The global market for jet fuel is currently around 7.45 million barrels a day but that will reach more than 9.5 million barrels a day by 2040.

And electric cars? Sales are moving up but they still only represent a small percentage of sales overall, never mind the existing vehicle fleet.

Global sales of plug-in electric cars were estimated at 2.1% of new car sales in 2018, but once you include existing fleets the total ratio is about one plug-in electric car per 250 cars on the road.

Interestingly, China has the biggest stock of plug-in cars and light goods vehicles with over 2 million of them now on their roads, and that will of course rise.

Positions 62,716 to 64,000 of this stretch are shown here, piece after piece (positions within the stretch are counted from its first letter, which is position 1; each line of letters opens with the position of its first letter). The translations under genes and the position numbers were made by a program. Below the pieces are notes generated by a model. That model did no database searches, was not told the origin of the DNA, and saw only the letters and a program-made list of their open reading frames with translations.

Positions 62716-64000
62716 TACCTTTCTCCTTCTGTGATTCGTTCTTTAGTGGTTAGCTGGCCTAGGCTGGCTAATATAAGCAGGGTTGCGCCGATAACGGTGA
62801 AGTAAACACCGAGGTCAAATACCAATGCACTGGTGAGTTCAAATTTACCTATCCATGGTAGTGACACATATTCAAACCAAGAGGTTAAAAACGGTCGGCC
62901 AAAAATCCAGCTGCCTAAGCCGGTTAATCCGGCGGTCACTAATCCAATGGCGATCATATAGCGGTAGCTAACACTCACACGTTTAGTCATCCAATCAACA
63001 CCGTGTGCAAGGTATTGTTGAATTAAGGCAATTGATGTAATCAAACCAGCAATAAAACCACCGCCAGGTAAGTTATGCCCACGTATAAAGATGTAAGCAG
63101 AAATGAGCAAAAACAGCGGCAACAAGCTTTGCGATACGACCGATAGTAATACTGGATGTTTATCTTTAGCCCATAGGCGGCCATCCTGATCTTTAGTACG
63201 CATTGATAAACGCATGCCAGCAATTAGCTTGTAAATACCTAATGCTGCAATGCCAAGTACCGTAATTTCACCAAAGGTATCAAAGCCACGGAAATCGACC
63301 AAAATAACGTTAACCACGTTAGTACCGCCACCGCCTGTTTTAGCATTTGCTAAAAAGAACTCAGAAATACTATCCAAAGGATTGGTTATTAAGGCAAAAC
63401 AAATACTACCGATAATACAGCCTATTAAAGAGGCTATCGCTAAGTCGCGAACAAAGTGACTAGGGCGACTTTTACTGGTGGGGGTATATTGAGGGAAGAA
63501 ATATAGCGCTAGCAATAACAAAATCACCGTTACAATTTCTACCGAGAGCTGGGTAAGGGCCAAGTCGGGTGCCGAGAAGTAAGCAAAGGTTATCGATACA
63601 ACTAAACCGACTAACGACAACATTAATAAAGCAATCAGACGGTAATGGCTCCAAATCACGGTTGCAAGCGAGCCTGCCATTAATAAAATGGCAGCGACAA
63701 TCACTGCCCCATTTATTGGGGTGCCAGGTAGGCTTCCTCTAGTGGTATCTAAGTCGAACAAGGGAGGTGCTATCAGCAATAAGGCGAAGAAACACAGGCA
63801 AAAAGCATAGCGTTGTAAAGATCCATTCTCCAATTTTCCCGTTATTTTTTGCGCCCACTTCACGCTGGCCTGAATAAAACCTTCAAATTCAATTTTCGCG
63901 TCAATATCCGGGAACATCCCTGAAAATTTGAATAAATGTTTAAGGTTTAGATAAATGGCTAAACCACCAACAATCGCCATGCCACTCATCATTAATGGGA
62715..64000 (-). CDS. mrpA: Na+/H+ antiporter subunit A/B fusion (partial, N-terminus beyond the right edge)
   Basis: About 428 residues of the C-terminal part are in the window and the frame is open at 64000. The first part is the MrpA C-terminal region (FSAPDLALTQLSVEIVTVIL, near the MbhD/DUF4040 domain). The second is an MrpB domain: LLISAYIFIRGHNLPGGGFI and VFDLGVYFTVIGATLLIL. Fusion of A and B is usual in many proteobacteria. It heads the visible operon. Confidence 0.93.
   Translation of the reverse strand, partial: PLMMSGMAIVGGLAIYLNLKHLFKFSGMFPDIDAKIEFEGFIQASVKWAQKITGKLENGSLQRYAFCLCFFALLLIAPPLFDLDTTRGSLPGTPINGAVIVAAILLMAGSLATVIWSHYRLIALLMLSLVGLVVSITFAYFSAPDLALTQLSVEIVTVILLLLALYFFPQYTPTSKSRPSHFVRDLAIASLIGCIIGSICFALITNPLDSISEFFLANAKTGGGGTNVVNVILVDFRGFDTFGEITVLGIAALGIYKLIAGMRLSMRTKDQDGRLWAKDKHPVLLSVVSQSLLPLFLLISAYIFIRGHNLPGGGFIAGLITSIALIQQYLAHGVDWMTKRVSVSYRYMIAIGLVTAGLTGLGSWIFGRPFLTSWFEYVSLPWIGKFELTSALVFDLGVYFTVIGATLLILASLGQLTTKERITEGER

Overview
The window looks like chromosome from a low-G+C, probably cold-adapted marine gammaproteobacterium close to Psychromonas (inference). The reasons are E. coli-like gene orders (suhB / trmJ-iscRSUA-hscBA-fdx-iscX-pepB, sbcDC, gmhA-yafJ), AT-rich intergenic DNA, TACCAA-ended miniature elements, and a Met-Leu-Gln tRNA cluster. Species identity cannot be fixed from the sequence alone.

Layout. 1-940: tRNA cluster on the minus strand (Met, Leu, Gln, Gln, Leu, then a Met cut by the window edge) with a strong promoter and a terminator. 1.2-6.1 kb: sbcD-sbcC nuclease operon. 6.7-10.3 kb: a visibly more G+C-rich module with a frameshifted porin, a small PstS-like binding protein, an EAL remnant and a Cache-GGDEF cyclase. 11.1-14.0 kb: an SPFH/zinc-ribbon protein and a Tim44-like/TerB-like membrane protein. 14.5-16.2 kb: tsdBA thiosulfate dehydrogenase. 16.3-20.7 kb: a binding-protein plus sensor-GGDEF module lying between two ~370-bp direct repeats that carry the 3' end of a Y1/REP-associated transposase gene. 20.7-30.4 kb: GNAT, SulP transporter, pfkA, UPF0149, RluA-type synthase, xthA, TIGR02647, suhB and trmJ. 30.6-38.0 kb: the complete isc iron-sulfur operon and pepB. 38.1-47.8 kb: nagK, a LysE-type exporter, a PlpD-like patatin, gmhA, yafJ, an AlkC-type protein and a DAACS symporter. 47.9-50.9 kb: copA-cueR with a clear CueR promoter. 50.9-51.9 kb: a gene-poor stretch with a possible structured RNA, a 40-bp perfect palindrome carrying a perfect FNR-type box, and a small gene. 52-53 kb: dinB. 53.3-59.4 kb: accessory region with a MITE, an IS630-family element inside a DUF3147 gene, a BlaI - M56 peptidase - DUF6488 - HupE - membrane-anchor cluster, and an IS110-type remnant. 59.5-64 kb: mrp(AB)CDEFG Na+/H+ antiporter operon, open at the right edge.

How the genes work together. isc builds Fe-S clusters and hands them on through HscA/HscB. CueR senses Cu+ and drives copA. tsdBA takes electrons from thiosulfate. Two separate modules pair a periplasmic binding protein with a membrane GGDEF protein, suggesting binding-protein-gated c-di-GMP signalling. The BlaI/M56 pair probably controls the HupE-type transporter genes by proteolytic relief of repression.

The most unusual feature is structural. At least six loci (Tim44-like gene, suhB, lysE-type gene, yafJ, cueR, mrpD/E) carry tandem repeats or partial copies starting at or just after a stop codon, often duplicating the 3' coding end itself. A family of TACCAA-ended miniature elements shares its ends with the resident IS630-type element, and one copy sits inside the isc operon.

Where’s Australia in all of this? Not only are we pretty much of a rounding error but we long ago ceased to be oil exporters, thanks to the gradual run down of Bass Strait reserves.

The latest set of numbers I could extract from Australia’s Department of Energy show that we’ve just dropped below production of 100 million barrels a YEAR to 98 million for the year to June 30 2018, versus for instance 161 million for the same period in 2010-11.

And that’s even including condensate, the liquid that comes up with natural gas. Take that out and the total drops by almost half.

Conclusion: we’re going to have to get used to being out on a limb as regards our oil needs. The only consoling thought I could find in the IEA report was its note that ongoing fuel efficiency is going to slow the global rate of growth in petrol demand to less than one per cent a year overall. But that will be dwarfed by petroleum use growth in developing countries, up two per cent a year.